“The power developers have to approach as many as 10 government agencies, along with abiding by 15 national laws, for registration, licence procuring and development of hydropower projects,” said Narendra Prajapati, treasurer of Independent Power Producers Association of Nepal (IPPAN).
The Government’s Voice
The representatives of government of Nepal present in the summit focused in integrating Nepal’s hydropower with the neighbouring countries for upgrading the power sector of the entire region. Ministers informed that the government is working to attract foreign investments in this sector. They also highlighted that the government has been working to invite private sector in the development of transmission lines.
In his inaugural address, President Dr Ram Baran Yadav said that Nepal can be recognized as a ‘hydropower nation’ through the development of hydropower sector. He underlined the fact that Nepal’s success depends on how it interacts with its neighbours.
Minister for Finance, Industry, Commerce and Supplies Shankar Prasad Koirala, while stating that the government has accorded the top priority to the hydropower among all economic sectors, said, “The government is working towards the simplification and revision of the policies to boost investment in this sector.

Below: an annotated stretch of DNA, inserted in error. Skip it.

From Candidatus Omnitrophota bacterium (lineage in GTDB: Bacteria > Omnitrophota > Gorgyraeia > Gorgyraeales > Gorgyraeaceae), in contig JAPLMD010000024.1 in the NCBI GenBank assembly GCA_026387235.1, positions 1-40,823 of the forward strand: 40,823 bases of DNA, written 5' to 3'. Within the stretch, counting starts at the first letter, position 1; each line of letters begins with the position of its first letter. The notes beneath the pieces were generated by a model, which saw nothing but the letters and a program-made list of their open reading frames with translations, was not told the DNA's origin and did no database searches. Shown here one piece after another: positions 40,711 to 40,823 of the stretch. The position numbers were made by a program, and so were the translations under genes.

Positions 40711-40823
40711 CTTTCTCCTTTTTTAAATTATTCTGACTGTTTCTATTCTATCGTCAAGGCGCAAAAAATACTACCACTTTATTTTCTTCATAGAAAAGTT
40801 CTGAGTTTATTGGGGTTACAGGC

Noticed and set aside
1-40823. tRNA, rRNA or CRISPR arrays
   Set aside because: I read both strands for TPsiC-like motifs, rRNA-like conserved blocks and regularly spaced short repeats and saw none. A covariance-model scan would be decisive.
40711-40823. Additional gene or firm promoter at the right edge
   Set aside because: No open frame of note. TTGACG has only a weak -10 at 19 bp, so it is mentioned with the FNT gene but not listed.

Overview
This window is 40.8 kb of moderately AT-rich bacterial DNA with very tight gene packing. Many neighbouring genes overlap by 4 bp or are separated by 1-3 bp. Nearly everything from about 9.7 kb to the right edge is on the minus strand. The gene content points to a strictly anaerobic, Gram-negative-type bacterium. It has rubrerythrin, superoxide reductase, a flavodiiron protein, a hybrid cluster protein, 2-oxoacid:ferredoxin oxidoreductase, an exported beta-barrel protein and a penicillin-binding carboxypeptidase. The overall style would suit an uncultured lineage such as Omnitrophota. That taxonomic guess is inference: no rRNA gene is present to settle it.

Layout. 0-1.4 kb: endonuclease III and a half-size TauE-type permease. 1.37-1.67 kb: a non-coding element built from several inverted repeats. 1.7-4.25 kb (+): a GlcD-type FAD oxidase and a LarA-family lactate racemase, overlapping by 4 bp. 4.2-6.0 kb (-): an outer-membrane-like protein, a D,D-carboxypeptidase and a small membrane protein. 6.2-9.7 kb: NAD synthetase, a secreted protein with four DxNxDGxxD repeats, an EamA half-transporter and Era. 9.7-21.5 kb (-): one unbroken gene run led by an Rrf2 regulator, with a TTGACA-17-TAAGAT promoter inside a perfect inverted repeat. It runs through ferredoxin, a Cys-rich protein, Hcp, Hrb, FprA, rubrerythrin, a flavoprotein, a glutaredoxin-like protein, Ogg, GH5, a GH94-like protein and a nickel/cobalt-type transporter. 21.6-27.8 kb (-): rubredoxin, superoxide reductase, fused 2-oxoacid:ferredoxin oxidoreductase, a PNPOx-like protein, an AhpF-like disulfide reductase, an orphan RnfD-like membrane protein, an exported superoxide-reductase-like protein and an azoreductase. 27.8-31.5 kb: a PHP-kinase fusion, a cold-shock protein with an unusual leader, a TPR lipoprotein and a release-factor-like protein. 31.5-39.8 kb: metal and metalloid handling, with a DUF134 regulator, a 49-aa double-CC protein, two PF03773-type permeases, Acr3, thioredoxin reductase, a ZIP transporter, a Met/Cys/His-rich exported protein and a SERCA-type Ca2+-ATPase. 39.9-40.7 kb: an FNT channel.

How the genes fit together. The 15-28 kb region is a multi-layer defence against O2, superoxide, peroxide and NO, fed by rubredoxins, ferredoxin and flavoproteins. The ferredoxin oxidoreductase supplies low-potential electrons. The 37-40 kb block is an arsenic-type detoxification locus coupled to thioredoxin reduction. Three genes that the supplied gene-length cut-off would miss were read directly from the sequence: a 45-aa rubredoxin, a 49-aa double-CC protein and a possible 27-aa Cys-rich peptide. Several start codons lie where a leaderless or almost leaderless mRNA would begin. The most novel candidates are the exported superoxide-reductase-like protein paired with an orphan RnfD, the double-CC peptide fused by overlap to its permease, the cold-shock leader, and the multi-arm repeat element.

He said, that the government has allocated budget of Rs 13.5 billion for the construction of transmission line so that the hydro electricity won’t go waste due to lack of transmission line. Similarly the government is also planning to construct Upper Tamakoshi, Tanahu Seti, Budigandaki and Nalsinghad hydroprojects. “Preparations are underway to sign power purchase agreement with the projects that are lying in wait for long,” he added.
Ensuring the private sector and other concerned authority in resolving problems that are chronic in power sector, Nepal Electricity Authority (NEA) assured that the problems could be anything ranging from stalled construction transmission lines and generation projects in the public sector to delayed concluding PPAs and achieving requisites and approvals in case of IPP projects.